Close to Home

This week there was another shooting in St. Louis.  Another young African-American man gunned down by a police officer working an off-duty security job.  Another opportunity for tempers to flare amidst conflicting accounts of what happened.  Another opportunity for journalists to scramble into the fray, shooting off words and allegations (in the words of their interviewees, and perhaps in some of their own), safe in the notion that there will be no return fire in lead.

But this time it happened in my neighborhood.  On the street where I lived.

Or at least what used to be my neighborhood.  And not in that general sort of we’re-all-part-of-a-community neighborhood talk.  It happened on the street where my family and three other families over the course of three years lived.  It happened on our block.  Perhaps right in front of our house.  Here’s the house – just to the left of center in this picture.  The security footage in the article above from the mini-mart a few minutes before the shooting?  I would go there from time to time.  I could see it from our house.  It was (and probably still is) a source of consternation to those who, like us in some respects, could be termed gentrifiers.  People with resources moving in and attempting to transform the neighborhood in ways large and small, ambitious and modest.

I hate to think of it that way, but that’s what we were.  I chose that house in that neighborhood to buy and move into when we sold our home in Arizona and moved to St. Louis for seminary because it was in our price range and offered the things we needed.  It is a long way culturally, if not geographically, from the far more stately houses that surrounded the Seminary campus.  The Shaw neighborhood itself is very diverse – overall the poorest (or at least it used to be the poorest) neighborhood in all of the City of St. Louis.  Bisected by freeway expansion 50 years ago.  Divided between those with money to buy properties and spruce them up and those who clung to the houses they had lived in for generations.  We could walk a few blocks down from our street to a gorgeous street called Flora where the houses were amazing.  Meticulously landscaped and lovingly restored.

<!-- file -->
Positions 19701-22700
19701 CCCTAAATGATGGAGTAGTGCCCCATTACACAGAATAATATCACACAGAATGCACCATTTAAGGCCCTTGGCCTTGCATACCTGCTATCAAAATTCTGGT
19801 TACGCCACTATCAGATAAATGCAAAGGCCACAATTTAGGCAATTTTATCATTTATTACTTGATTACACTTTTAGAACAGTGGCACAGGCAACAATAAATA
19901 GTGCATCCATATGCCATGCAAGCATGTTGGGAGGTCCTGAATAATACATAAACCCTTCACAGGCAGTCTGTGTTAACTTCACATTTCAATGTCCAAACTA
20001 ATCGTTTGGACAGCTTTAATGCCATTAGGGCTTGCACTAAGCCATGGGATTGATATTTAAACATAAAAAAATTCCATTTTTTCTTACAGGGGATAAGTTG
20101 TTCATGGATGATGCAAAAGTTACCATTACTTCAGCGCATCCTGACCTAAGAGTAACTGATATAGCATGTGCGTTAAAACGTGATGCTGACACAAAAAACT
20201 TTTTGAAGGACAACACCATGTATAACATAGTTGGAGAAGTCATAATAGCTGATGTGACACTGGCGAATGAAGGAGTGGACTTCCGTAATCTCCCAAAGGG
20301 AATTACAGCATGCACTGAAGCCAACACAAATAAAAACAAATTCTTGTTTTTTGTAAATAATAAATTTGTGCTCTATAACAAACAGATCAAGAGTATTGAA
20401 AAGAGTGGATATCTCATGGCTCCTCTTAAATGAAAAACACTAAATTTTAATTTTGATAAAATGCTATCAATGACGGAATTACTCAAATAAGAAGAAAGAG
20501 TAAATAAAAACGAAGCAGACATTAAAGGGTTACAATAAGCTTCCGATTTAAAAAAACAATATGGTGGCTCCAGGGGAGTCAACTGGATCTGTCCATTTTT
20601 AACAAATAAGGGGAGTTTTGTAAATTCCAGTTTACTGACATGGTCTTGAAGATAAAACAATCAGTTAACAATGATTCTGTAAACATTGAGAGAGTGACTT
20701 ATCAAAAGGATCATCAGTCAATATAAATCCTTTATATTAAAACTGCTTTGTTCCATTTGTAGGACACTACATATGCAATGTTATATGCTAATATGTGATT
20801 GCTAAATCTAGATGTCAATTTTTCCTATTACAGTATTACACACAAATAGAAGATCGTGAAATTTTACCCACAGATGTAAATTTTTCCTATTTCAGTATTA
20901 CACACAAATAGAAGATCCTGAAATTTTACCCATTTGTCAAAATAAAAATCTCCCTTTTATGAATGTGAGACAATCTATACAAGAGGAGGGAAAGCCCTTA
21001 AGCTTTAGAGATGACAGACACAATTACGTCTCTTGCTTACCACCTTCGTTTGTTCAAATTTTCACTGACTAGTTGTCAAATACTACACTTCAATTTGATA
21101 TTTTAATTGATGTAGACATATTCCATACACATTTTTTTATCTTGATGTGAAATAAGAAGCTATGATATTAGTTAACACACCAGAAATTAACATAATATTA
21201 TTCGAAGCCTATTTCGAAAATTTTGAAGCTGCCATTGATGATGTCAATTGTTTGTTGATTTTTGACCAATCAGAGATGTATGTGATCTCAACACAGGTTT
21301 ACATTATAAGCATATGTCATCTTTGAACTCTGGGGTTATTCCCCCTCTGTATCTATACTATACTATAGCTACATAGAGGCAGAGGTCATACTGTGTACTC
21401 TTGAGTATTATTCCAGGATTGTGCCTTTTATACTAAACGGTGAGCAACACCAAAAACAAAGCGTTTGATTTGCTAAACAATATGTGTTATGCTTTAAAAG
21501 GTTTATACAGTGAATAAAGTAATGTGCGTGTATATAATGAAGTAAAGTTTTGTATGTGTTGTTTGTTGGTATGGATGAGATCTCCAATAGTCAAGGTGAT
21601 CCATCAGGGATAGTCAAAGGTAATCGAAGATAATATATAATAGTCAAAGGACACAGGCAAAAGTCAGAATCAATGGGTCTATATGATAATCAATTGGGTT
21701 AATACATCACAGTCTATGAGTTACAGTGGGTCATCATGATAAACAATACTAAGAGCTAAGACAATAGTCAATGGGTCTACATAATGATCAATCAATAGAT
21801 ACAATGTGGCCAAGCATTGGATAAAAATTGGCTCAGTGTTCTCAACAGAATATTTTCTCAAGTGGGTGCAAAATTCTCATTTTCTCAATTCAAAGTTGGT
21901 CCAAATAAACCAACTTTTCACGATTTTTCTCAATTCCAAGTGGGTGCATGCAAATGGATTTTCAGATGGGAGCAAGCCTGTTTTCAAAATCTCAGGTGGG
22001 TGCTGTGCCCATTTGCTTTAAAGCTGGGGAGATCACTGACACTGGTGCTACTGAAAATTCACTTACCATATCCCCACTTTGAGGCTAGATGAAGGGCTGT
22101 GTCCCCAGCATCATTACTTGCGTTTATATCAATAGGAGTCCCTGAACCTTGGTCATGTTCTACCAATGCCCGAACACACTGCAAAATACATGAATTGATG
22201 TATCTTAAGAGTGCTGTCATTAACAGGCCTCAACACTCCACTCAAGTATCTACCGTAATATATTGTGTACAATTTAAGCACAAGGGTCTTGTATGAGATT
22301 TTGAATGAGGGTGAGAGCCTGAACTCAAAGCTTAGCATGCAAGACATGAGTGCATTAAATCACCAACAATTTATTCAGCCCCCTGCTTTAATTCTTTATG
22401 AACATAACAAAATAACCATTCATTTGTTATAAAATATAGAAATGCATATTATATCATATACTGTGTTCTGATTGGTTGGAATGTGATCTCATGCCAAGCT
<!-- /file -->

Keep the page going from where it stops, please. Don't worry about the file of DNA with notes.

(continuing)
But our street, Shaw Street, was still pretty much poorer folks.  We were definitely the minority ethnically.  Our hopes were not to gentrify the neighborhood but rather spiritual development through community living.  We were eyed suspiciously by most of our neighbors, who undoubtedly wondered what these young white people were doing.  Not that they weren’t used to seeing white people buy properties in the neighborhood, but they might not have been used to watching those white people playing with the local kids.  Singing songs with them.  Wrestling and laughing with them.  Introducing them to strange things and foods.  Allowing them into our home to hang out with our own young children.

I wonder if it was one of those kids who is now dead from the police shooting.  They could just as easily be dead at the hands of someone else.  I still think of those kids and pray that they have the strength to break the cycles that governed their lives.  The odds are against them, both internally and externally.  I can’t fault the suspicion that governs interactions in that city, whether the interactions end in someone’s death and national media coverage or not.  There are deep, deep divisions that go back generations there.  Three short years and the good intentions of half a dozen or more good people were a mere blip on the radar.  A reminder of the importance of putting ourselves to good use in loving our neighbor, and a good reminder of just how limited we often are in what comes from those efforts.

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